There have been some modest changes to both policies and practices since last year. There are more officers on foot patrol today than there were this time last year and fewer jumping out of cars to clear the corners. Baltimore’s police chief, Kevin Davis, says that he “is not interested in locking up drug addicts” but instead wants to target violent repeat offenders and condemns the tactics of zero tolerance, saying that they destroyed the bonds between police and community.
The legislature passed a police reform bill that increased funding for community policing and offered incentives to officers who live in the city. The bill failed to include measures that would give the civilian review board independent power that would make it easier to investigate officers accused of misconduct.
But Young’s arrest on the anniversary of Gray’s shows how fragile these reforms can be on the ground.
Young said his friend was recording the arrest of someone else when an officer “smacked his phone on the ground”, cracking the screen, and told the friend to get his phone “out of my face”. Young, infuriated by the incident, says he yelled at the officers and they started touching him.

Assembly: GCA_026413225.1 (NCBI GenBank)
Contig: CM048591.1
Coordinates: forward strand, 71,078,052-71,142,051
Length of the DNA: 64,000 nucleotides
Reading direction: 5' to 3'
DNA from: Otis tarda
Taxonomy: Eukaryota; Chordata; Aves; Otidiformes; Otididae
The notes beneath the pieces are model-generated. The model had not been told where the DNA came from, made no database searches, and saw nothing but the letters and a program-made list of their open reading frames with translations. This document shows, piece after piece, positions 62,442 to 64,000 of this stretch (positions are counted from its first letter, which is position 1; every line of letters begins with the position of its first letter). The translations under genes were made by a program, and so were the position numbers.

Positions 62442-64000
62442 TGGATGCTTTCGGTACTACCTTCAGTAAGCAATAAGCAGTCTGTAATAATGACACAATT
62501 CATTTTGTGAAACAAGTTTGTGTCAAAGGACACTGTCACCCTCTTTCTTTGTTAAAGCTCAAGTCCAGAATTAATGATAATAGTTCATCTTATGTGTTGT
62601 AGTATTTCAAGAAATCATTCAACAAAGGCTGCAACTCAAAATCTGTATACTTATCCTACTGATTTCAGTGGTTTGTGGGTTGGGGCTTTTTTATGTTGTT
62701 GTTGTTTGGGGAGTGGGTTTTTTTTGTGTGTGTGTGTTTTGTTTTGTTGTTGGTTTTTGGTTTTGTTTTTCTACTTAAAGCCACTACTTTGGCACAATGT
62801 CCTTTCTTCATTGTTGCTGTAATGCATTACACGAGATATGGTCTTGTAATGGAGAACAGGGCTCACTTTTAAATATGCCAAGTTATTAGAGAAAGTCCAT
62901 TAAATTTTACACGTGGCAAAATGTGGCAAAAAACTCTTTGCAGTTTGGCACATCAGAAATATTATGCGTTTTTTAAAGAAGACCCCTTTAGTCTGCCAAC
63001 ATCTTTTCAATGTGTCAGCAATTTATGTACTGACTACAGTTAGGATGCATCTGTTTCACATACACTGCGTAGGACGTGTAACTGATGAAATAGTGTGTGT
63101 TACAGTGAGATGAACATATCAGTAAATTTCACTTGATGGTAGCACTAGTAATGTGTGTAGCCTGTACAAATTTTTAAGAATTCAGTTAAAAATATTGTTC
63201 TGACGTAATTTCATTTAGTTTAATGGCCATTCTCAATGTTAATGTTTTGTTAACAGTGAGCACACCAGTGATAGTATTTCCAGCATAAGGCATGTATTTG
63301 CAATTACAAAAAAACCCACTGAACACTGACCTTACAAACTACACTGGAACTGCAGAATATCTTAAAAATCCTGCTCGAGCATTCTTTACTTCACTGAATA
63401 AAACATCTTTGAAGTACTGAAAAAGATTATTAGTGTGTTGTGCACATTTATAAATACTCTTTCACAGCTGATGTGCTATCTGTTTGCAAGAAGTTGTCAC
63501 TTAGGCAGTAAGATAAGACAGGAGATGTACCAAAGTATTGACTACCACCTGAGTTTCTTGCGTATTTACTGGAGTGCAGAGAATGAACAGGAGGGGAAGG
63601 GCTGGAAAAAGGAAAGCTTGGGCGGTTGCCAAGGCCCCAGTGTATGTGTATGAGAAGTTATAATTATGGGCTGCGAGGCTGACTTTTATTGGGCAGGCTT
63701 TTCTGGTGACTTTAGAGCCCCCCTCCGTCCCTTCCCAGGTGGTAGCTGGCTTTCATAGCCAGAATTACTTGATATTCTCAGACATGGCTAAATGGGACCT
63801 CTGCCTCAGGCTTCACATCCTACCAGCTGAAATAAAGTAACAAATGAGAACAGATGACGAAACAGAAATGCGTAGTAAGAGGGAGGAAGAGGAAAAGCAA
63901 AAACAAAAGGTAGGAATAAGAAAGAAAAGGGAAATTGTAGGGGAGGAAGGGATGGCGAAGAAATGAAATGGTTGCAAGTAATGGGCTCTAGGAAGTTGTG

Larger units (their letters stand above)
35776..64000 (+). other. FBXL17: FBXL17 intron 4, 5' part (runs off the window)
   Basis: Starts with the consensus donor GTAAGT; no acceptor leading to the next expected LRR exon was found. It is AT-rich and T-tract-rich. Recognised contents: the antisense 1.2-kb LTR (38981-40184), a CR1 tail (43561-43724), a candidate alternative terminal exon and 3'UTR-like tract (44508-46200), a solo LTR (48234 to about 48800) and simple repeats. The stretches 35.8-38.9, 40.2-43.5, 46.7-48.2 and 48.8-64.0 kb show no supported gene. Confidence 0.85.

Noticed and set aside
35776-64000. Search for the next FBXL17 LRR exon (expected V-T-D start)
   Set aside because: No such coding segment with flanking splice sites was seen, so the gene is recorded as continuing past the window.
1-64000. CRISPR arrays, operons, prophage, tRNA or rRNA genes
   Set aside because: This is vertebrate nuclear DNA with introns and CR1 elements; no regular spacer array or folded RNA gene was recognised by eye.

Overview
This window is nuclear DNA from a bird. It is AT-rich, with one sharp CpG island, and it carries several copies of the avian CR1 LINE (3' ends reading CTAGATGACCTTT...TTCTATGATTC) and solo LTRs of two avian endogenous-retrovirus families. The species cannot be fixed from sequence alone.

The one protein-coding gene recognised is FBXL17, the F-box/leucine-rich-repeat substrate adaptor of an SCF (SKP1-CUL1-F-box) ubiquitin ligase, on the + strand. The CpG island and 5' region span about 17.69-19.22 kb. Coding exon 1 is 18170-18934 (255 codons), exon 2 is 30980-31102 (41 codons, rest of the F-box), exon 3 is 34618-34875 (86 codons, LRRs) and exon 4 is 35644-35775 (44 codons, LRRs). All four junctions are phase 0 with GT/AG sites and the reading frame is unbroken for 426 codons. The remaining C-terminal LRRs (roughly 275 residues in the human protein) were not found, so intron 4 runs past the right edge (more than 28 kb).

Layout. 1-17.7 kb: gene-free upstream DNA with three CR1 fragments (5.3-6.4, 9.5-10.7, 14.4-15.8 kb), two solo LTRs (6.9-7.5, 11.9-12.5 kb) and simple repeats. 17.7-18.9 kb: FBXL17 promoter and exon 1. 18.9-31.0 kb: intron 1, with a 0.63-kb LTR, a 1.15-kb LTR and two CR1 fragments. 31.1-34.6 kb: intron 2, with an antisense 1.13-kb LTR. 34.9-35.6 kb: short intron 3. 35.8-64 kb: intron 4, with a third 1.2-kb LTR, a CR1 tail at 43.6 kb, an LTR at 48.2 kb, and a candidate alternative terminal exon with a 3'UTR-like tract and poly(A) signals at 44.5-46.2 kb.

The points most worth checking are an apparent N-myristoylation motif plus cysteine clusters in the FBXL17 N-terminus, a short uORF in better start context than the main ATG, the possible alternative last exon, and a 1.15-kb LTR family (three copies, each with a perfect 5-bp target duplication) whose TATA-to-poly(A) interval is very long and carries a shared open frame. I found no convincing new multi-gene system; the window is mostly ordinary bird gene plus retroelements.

“There’s a thousand witnesses! Are you just ignoring what we’re saying? He was only recording,” one man in a crowd circling around a police commander said of Young’s friend. “What y’all do is let him go!” Others screamed “unnecessary arrest”.
“OK, I said ‘fuck you’ but that’s in my first amendment right to say ‘fuck you’,” Young said of the incident. “I’m sorry. But then they just grabbed me and threw me on the ground and said we’ve got you under arrest.”